Lara is the Warprize
A powerful healer, she has sworn an oath of loyalty to Keir the Warlord, and his people. Now the Warlord and his chosen mate face enemies within the tribe and danger lurks on every hand as they journey toward Keir's homeland.
When they reach a village marked with the warnings of the plague, Keir forbids Lara to heal the sick, commanding that she not risk her own life. But both Lara and Kier are strong of will and neither will bend easily, even for love; and when Lara disobeys, she pays the price: both she and Kier are plague-struck... and so is their entire encampment.
In the midst of the dying, Iften, a rival warrior, gathers his followers and challenges Keir for the right to rule their tribe. If Keir, weakened by the sickness, loses -- he dies.
And so does Lara.
To save her love, her life, and her adopted people, Lara must find a cure for the plague -- and fully embrace her sworn role as Warprize to her Warlord.
I tend not to move directly from one book in a series to the next, but I was sufficiently intrigued when I finished Warprize that I did pick up Warsworn the next day to keep reading Kier and Lara's story. Please note that there may be SPOILERS for Warprize in this review!
Having come up with a way to still be with Kier without jeopardising her country, Kier and Lara begin to travel back to his country, where she must be accepted by the elders as the Warprize. The journey itself is yet more of a learning curve for Lara as she begins to understand the rules that dictate the life of the Firelanders - a people that she had long thought uncivilized. It turns out that although their ways are much different from her own, there are very distinct rules to protect individuals privacy and as to how challenges to leadership can be made.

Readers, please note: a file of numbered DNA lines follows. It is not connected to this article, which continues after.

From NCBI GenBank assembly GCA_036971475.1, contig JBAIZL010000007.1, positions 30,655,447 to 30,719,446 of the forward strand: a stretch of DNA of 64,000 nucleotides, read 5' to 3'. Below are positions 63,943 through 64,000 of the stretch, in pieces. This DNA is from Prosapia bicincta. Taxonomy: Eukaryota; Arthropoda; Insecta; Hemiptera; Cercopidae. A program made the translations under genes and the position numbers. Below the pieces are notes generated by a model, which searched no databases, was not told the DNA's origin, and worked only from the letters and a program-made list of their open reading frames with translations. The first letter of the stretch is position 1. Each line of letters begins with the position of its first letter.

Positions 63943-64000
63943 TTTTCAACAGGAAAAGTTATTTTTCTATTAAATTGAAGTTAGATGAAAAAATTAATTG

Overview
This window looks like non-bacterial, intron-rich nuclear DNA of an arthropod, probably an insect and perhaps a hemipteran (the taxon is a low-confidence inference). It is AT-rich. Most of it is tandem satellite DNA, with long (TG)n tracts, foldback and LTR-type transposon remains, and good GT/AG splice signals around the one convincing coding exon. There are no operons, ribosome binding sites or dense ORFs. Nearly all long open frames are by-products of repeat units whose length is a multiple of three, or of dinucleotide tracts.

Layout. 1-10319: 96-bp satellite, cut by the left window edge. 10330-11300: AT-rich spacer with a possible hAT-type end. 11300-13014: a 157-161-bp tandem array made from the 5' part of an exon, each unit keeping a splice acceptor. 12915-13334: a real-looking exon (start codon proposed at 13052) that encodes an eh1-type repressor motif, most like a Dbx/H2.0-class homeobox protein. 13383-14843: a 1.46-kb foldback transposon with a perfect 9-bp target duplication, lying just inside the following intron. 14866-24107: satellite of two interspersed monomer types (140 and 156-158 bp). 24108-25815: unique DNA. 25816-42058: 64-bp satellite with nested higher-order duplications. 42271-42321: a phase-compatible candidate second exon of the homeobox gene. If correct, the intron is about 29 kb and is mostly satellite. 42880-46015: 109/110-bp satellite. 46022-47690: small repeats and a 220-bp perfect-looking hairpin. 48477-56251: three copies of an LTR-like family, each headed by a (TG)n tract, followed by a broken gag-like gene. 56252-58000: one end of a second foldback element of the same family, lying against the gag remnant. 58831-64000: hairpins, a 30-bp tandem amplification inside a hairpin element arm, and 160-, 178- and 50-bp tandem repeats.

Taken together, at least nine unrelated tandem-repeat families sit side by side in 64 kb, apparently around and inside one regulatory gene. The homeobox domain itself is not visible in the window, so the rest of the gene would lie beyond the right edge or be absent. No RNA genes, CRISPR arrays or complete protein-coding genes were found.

The book opens with Lara suffering from sore feet after the events where she basically gave herself up to Kier as the Warprize. Whilst they are travelling through her land on the way to Keir's homeland, he demands as his right the homage of the towns and people within Xy, so when they get to a town and the necessary homage is not forthcoming, Kier interprets it as an act of disobedience. Ready to declare war, Lara puts a stop to it when she realises that by shooting at Keir's warriors the town was not declaring war but rather trying to warn the people off as they have contracted a very virulent form of plague in their town.
As a healer, Lara knows that it is her role to go and provide whatever assistance she can, despite the risk that she puts herself and those that accompany her. When, despite all the precautions she takes, she catches the plague, she believes that her life is over, but Kier gives every resource he can to trying to save her, even though they still remain far away from the main camp to try and prevent the spread of the disease. All their precautions were in vain though, as the main camp does become infected, and soon, instead of dying honourable deaths in battle, the warriors are dropping from the disease, including some of the people who they value highly within their inner circle. Many within the camp take this as a sign from the gods that there is something amiss and soon Kier is not only fighting for his people, to try and protect as many as they can, but he is also is being challenged in his position as Warlord.
Once again, this was an excellent read. In fact, I rated it as slightly better than Warprize. I have had both of these books on my bookshelves for months, and it is definitely a case of me wondering what the heck I was waiting for now that I have read them! I have now ordered the next book in the series. Hopefully I will get to it soon and not leave it languishing on the shelves as I did for the first two!
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